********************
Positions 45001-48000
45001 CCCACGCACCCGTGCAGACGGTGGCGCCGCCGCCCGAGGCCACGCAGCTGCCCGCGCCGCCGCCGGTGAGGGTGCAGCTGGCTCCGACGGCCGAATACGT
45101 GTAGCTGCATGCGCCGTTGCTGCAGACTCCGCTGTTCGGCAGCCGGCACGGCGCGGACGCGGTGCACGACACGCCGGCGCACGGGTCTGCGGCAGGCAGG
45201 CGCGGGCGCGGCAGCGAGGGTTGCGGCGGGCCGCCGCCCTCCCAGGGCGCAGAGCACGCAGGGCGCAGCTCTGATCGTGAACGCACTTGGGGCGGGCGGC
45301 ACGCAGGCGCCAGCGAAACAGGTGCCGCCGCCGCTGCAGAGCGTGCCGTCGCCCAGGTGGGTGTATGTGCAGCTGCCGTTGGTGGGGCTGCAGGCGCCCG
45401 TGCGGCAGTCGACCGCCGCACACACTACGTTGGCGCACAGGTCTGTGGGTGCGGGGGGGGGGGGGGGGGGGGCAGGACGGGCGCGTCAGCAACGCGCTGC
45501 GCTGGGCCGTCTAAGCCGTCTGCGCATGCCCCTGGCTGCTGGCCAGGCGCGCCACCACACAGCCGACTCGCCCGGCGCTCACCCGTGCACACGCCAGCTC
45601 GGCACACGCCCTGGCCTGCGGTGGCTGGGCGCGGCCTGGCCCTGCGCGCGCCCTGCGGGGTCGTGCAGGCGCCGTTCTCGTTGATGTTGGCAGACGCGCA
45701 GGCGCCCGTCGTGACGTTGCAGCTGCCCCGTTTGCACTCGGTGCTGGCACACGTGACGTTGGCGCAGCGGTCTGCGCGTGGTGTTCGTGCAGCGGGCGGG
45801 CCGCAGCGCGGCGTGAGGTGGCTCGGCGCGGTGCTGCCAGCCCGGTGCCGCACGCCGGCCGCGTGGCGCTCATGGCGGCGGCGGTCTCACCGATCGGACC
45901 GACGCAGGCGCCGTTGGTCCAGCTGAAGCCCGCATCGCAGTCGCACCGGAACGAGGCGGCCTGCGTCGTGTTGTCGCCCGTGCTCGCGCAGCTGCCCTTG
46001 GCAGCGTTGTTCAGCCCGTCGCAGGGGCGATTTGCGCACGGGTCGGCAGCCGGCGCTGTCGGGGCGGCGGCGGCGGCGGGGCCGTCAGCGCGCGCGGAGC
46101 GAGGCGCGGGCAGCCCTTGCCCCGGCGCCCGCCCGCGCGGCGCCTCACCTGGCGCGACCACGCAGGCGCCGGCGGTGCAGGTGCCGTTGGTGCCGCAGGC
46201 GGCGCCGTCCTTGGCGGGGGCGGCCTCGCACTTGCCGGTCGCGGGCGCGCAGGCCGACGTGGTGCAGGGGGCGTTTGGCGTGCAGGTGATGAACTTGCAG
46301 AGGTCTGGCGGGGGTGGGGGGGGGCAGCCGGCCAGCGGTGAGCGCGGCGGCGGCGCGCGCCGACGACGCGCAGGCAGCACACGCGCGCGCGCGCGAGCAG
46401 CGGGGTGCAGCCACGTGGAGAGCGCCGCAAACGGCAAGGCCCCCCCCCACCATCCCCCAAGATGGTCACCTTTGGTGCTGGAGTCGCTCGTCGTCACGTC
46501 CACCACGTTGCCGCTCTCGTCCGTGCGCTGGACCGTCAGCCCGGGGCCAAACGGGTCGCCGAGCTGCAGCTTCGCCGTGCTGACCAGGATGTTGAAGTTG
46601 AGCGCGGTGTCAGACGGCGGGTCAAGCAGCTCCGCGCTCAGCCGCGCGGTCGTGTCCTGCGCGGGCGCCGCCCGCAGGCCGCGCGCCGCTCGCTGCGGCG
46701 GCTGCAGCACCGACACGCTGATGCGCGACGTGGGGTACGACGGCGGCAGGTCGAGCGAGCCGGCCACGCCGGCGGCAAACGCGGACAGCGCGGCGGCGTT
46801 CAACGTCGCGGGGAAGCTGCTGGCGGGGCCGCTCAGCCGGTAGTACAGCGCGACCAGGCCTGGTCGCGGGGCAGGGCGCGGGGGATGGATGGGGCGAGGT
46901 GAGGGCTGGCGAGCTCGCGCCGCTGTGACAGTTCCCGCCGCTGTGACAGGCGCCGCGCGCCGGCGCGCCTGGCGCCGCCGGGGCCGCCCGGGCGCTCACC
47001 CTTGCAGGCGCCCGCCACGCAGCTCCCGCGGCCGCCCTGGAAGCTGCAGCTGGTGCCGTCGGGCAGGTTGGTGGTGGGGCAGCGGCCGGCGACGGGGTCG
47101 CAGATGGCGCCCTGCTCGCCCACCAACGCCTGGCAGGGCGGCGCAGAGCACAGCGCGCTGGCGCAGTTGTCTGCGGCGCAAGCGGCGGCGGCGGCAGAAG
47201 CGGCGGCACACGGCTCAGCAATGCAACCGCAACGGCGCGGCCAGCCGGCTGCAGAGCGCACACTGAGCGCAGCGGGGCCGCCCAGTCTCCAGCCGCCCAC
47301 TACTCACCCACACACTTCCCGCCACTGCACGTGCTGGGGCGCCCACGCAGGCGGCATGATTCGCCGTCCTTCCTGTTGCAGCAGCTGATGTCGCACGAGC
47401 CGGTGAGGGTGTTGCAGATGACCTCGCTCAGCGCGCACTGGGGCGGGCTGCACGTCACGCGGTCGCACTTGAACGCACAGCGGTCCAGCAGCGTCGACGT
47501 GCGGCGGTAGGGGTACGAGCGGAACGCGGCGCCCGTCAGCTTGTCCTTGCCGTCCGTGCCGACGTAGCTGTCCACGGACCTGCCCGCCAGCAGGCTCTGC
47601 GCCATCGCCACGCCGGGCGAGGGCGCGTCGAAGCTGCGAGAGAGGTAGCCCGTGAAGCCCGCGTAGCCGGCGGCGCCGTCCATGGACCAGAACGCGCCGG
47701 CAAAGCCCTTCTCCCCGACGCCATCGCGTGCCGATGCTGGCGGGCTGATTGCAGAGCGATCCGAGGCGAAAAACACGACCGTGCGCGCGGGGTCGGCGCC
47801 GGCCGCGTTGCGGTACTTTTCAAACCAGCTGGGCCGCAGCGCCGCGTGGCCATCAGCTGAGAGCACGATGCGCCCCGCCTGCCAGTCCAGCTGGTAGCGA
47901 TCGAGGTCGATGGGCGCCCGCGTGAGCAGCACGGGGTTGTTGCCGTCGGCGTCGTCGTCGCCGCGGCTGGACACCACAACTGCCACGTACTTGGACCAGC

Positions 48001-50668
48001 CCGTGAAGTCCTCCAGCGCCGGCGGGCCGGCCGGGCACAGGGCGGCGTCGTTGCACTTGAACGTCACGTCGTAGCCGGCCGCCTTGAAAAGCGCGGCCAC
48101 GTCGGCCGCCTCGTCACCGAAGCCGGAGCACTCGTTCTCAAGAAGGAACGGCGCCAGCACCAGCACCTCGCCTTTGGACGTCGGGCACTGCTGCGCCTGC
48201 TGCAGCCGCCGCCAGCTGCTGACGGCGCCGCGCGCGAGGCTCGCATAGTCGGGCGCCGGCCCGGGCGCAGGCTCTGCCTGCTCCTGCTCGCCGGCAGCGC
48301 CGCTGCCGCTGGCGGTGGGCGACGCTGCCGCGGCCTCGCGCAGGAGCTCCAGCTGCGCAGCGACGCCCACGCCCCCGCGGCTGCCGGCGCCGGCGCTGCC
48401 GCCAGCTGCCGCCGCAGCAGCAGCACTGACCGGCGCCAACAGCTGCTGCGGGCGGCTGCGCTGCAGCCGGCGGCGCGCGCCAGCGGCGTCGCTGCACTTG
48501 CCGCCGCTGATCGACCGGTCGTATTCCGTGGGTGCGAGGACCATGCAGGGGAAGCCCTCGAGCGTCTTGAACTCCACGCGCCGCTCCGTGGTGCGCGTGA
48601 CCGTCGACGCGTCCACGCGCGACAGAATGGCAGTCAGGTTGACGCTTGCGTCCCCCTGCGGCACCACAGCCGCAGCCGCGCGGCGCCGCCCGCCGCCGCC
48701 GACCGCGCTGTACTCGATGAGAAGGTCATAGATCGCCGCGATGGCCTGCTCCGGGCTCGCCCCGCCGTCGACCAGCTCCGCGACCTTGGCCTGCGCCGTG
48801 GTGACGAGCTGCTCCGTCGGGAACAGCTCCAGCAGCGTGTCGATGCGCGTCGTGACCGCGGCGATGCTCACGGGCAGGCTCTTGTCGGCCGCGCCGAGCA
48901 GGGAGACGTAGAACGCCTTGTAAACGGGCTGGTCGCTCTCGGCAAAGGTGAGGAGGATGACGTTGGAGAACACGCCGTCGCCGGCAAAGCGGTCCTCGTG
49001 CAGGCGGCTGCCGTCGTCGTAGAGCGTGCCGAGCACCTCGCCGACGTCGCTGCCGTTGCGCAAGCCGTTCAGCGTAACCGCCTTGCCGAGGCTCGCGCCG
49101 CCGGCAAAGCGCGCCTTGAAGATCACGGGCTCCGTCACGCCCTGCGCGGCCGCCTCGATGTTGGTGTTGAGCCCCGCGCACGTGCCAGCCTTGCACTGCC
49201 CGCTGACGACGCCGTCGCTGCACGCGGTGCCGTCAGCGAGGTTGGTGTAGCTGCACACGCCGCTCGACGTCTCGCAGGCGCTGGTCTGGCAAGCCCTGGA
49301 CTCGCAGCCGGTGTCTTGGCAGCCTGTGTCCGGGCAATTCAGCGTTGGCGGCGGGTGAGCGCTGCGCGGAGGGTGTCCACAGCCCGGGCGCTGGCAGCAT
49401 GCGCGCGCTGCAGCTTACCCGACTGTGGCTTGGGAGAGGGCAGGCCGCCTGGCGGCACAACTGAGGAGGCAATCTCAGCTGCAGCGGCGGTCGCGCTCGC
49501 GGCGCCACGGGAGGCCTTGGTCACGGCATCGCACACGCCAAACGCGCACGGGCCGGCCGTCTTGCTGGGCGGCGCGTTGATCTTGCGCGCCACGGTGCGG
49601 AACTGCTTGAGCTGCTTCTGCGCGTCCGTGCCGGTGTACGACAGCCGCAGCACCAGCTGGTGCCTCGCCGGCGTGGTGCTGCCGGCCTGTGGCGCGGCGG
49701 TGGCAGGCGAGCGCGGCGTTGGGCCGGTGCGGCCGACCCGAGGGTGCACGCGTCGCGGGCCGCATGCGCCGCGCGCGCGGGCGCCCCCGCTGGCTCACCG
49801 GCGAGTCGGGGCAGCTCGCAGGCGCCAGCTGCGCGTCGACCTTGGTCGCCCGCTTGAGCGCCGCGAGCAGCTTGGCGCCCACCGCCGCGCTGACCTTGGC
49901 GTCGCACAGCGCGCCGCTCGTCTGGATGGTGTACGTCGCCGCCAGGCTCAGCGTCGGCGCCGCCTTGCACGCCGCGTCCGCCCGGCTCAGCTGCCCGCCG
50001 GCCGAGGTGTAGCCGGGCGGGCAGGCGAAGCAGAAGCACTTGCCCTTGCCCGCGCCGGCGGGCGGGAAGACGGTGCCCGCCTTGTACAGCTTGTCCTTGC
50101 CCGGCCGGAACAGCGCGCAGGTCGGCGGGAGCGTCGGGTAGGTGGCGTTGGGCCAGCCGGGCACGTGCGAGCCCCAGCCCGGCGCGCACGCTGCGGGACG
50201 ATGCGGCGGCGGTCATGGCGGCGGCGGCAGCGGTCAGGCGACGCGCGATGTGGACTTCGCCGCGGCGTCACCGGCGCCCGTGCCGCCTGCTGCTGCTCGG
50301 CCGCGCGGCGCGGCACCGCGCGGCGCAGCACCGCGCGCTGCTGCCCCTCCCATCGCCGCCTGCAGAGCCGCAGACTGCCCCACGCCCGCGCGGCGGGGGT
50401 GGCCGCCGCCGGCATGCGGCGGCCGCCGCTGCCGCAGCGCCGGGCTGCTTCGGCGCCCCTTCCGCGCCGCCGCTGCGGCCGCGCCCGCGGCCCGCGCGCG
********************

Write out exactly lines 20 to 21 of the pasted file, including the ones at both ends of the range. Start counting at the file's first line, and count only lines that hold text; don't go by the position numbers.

46801 CAACGTCGCGGGGAAGCTGCTGGCGGGGCCGCTCAGCCGGTAGTACAGCGCGACCAGGCCTGGTCGCGGGGCAGGGCGCGGGGGATGGATGGGGCGAGGT
46901 GAGGGCTGGCGAGCTCGCGCCGCTGTGACAGTTCCCGCCGCTGTGACAGGCGCCGCGCGCCGGCGCGCCTGGCGCCGCCGGGGCCGCCCGGGCGCTCACC